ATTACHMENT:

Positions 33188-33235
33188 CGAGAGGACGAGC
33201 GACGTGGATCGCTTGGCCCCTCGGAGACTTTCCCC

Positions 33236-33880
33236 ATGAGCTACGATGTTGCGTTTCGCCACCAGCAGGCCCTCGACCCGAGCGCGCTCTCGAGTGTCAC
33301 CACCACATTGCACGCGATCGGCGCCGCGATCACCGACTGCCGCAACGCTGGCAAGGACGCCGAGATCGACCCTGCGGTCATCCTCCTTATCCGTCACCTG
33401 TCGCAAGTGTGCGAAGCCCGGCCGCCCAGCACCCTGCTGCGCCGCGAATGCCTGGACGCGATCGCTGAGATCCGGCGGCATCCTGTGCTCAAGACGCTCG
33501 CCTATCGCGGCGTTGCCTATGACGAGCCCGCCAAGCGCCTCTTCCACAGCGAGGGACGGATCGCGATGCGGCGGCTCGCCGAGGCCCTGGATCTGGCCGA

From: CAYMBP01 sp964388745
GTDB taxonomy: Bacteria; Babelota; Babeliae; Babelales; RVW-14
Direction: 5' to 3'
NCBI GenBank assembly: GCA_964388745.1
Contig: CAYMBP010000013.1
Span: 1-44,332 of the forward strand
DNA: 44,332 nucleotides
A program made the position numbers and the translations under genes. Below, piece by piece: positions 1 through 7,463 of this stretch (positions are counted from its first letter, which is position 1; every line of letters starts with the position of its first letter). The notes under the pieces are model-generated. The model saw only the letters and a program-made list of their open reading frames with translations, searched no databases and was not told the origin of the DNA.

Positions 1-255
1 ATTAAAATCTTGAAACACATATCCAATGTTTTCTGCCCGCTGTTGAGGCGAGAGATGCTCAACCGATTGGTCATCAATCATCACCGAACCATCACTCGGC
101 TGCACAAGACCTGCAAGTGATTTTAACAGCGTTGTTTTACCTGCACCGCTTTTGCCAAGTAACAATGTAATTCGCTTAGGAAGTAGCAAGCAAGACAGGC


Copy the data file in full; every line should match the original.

Positions 33188-33235
33188 CGAGAGGACGAGC
33201 GACGTGGATCGCTTGGCCCCTCGGAGACTTTCCCC

Positions 33236-33880
33236 ATGAGCTACGATGTTGCGTTTCGCCACCAGCAGGCCCTCGACCCGAGCGCGCTCTCGAGTGTCAC
33301 CACCACATTGCACGCGATCGGCGCCGCGATCACCGACTGCCGCAACGCTGGCAAGGACGCCGAGATCGACCCTGCGGTCATCCTCCTTATCCGTCACCTG
33401 TCGCAAGTGTGCGAAGCCCGGCCGCCCAGCACCCTGCTGCGCCGCGAATGCCTGGACGCGATCGCTGAGATCCGGCGGCATCCTGTGCTCAAGACGCTCG
33501 CCTATCGCGGCGTTGCCTATGACGAGCCCGCCAAGCGCCTCTTCCACAGCGAGGGACGGATCGCGATGCGGCGGCTCGCCGAGGCCCTGGATCTGGCCGA

From: CAYMBP01 sp964388745
GTDB taxonomy: Bacteria; Babelota; Babeliae; Babelales; RVW-14
Direction: 5' to 3'
NCBI GenBank assembly: GCA_964388745.1
Contig: CAYMBP010000013.1
Span: 1-44,332 of the forward strand
DNA: 44,332 nucleotides
A program made the position numbers and the translations under genes. Below, piece by piece: positions 1 through 7,463 of this stretch (positions are counted from its first letter, which is position 1; every line of letters starts with the position of its first letter). The notes under the pieces are model-generated. The model saw only the letters and a program-made list of their open reading frames with translations, searched no databases and was not told the origin of the DNA.

Positions 1-255
1 ATTAAAATCTTGAAACACATATCCAATGTTTTCTGCCCGCTGTTGAGGCGAGAGATGCTCAACCGATTGGTCATCAATCATCACCGAACCATCACTCGGC
101 TGCACAAGACCTGCAAGTGATTTTAACAGCGTTGTTTTACCTGCACCGCTTTTGCCAAGTAACAATGTAATTCGCTTAGGAAGTAGCAAGCAAGACAGGC